SeeAudio Yume x Crinacle Midnight Review

The Midnight is a collaboration of See Audio and Crinacle and a revision to their Yume in-ear monitor, which I reviewed with reserved content last year. The Yume was an almost-well-tuned IEM which came quite close to my neutral preference target, but lacked the technical attributes that made it stand completely out. This time around, Crinacle worked with See Audio to improve the tuning to his liking, as well as See Audio swapping out a couple of the drivers to see how much better they could make this IEM, which comes in at a retail price of $199.

The Yume: Midnight was shipped to me by Crinacle and The Hifi Go Store and this Midnight IEM is an exclusive to HifiGo, and can be found here:


The Midnight comes in a special packaging with an animated version of Crinacle and a female on the cover on a rather large box for an IEM. The contents inside include a round tin box for storage, several tips, a cleaning brush, a white/silver colored cable, and of course, the IEMs.

The cable is one of my favorite styles, with a light braid, and pvc-wrap that makes it easy to wind-up and easy to wear. It's also quite light and does not tangle. The connectors terminate in 2-pins, and the included cable is a standard 3.5mm jack.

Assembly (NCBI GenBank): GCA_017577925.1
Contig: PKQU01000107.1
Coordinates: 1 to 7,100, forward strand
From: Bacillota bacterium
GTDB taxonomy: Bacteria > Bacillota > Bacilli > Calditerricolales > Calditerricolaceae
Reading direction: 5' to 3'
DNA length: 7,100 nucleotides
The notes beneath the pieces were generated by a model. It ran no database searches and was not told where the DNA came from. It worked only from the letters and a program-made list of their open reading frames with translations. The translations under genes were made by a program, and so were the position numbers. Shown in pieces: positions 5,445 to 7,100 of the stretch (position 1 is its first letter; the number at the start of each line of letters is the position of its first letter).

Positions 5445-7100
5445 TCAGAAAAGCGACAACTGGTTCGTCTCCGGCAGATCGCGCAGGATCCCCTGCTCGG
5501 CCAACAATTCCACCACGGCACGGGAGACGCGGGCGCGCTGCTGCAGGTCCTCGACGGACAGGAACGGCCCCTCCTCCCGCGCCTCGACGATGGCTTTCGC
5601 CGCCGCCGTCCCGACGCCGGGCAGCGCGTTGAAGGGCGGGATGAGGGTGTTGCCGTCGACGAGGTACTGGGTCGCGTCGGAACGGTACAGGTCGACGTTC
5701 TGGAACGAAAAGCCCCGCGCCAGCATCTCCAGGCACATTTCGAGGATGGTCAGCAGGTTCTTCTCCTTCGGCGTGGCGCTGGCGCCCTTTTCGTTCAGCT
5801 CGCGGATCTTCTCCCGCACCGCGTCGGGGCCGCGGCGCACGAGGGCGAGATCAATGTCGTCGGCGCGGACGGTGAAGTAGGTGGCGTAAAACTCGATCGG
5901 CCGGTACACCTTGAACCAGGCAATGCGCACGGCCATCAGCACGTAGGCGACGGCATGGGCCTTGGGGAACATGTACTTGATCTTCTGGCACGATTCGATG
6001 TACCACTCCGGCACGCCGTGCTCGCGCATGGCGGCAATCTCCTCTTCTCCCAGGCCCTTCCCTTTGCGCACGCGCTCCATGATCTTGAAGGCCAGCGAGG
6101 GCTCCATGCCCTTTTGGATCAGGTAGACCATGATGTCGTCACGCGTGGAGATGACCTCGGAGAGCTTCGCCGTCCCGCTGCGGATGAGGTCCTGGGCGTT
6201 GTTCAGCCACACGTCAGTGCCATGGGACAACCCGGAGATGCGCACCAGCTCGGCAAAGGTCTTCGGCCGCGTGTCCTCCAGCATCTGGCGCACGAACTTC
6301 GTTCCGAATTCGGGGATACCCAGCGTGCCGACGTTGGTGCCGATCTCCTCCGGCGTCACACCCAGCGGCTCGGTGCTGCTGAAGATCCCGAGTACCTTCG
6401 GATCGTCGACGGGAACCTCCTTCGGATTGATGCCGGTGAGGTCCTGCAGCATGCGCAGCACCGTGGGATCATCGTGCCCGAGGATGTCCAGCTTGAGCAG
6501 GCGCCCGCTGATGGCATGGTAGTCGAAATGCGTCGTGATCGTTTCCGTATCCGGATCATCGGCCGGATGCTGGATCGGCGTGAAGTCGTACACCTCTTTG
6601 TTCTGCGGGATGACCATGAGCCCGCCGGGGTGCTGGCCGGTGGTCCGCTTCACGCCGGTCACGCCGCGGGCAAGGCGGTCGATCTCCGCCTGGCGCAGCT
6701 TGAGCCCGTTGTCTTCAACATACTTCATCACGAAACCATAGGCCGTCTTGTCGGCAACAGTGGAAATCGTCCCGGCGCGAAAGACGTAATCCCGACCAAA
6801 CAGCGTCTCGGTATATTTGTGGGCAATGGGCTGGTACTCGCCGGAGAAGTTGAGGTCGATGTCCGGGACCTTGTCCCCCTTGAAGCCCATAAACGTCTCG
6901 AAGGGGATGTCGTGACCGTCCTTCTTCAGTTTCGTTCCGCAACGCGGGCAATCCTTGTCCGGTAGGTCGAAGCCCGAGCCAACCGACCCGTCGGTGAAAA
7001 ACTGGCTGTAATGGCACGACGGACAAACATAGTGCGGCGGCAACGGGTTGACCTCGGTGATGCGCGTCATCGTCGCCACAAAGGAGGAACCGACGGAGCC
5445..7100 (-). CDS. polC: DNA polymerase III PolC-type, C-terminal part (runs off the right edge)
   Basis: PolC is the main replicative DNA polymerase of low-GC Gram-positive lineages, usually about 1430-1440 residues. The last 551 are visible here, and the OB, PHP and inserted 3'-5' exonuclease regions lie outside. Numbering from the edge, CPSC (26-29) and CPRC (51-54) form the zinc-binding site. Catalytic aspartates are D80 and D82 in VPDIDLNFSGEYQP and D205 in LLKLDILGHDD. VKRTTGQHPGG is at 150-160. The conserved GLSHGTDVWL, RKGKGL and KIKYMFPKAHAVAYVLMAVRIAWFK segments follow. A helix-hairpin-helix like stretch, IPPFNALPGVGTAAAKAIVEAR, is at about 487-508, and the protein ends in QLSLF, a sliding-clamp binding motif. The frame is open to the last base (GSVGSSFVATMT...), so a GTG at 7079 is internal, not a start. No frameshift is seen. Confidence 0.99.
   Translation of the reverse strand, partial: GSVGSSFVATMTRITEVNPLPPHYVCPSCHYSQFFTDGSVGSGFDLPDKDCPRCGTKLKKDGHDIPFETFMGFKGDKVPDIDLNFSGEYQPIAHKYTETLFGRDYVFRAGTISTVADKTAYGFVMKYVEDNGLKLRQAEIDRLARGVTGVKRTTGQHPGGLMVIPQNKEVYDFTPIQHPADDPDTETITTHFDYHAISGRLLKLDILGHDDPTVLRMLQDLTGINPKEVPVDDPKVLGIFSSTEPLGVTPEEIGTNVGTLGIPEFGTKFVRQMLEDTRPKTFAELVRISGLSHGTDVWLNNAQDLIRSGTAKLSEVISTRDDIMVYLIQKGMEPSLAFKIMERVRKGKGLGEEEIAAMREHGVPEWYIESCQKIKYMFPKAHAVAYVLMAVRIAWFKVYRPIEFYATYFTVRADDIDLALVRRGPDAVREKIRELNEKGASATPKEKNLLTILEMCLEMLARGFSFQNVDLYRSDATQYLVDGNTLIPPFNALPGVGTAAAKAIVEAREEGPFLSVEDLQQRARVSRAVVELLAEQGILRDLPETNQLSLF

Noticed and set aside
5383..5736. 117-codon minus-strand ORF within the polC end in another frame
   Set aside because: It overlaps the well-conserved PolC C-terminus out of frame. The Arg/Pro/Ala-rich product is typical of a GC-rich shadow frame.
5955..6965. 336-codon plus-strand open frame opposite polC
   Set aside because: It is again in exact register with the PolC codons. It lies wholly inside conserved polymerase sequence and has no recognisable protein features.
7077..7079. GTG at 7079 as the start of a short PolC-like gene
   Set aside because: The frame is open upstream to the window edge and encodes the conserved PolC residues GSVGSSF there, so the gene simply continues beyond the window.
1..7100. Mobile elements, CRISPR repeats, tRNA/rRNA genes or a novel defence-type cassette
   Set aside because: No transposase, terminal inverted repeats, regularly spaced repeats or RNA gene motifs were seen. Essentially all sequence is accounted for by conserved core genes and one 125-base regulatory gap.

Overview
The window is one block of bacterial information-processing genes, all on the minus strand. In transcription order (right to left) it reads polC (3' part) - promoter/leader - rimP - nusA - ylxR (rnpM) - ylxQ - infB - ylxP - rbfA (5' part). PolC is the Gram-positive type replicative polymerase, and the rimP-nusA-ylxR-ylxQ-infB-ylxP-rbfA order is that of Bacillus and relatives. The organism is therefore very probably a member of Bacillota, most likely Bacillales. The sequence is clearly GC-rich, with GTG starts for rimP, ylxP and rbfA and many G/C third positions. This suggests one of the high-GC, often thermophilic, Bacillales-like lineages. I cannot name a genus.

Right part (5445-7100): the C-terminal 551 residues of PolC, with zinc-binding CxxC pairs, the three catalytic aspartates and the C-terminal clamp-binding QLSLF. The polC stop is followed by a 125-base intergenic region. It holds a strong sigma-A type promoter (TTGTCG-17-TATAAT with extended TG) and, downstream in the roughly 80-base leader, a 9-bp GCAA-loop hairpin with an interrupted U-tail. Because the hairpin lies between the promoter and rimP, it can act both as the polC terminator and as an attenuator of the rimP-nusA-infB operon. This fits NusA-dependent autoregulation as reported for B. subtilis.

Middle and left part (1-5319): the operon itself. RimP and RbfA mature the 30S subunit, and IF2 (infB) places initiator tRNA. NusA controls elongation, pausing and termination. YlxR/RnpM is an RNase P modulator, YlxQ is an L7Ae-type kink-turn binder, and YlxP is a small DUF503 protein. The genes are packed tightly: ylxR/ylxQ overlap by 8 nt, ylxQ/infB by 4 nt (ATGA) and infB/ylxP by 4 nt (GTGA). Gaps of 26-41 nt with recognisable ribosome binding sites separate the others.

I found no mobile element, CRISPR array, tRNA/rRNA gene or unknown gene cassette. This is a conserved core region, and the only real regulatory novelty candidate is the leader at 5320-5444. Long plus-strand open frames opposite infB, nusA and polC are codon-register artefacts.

The Midnight shell is lightly more rounded than the original Yume, and features a carbon-fiber print on the front. It is otherwise black. On the left side, there is a See Audio logo on the front, while the right side has MIDNIGHT strung across the bottom front. My "T" was missing it's stem so it was just a negative sign essentially. Its a cosmetic flaw, and seems like mine is unique looking at photos of other users' online and asking others in the community if they had similar defects.

Sound Impressions

The Midnight is tuned with a slight bass boost, and an otherwise fairly neutral tuning. The mid-range and treble is tuned to be quite balanced with the low mids, but there's just an slight bass bump that creates a larger impact effect to the low end, and adds more meat than the Yume did. There is also better upper treble extension in the Midnight, so it does not have that compressed and muted sound that the original Yume projected in this range. 

The Midnight is a better tuned Yume, and that was one of the main goals with this Crinacle project, and that should be considered a success. The tuning is nearly perfect for my tastes with great balance and a slight more fun bass boost that should cater to a lot of listeners.

The secondary goal of the Midnight project was to give the Yume a better technical performance, and this was emphasized as a selling point. This is where I can't give a proper A-B comparison as I no longer have the Yume with me. That said, I can quickly tell that there is some small improvements based on reviewing my previous notes and just (grain of salt) auditory memory of the Yume. The improved treble extension automatically gives the Midnight some more credible reproduction and resolution for drums and strings.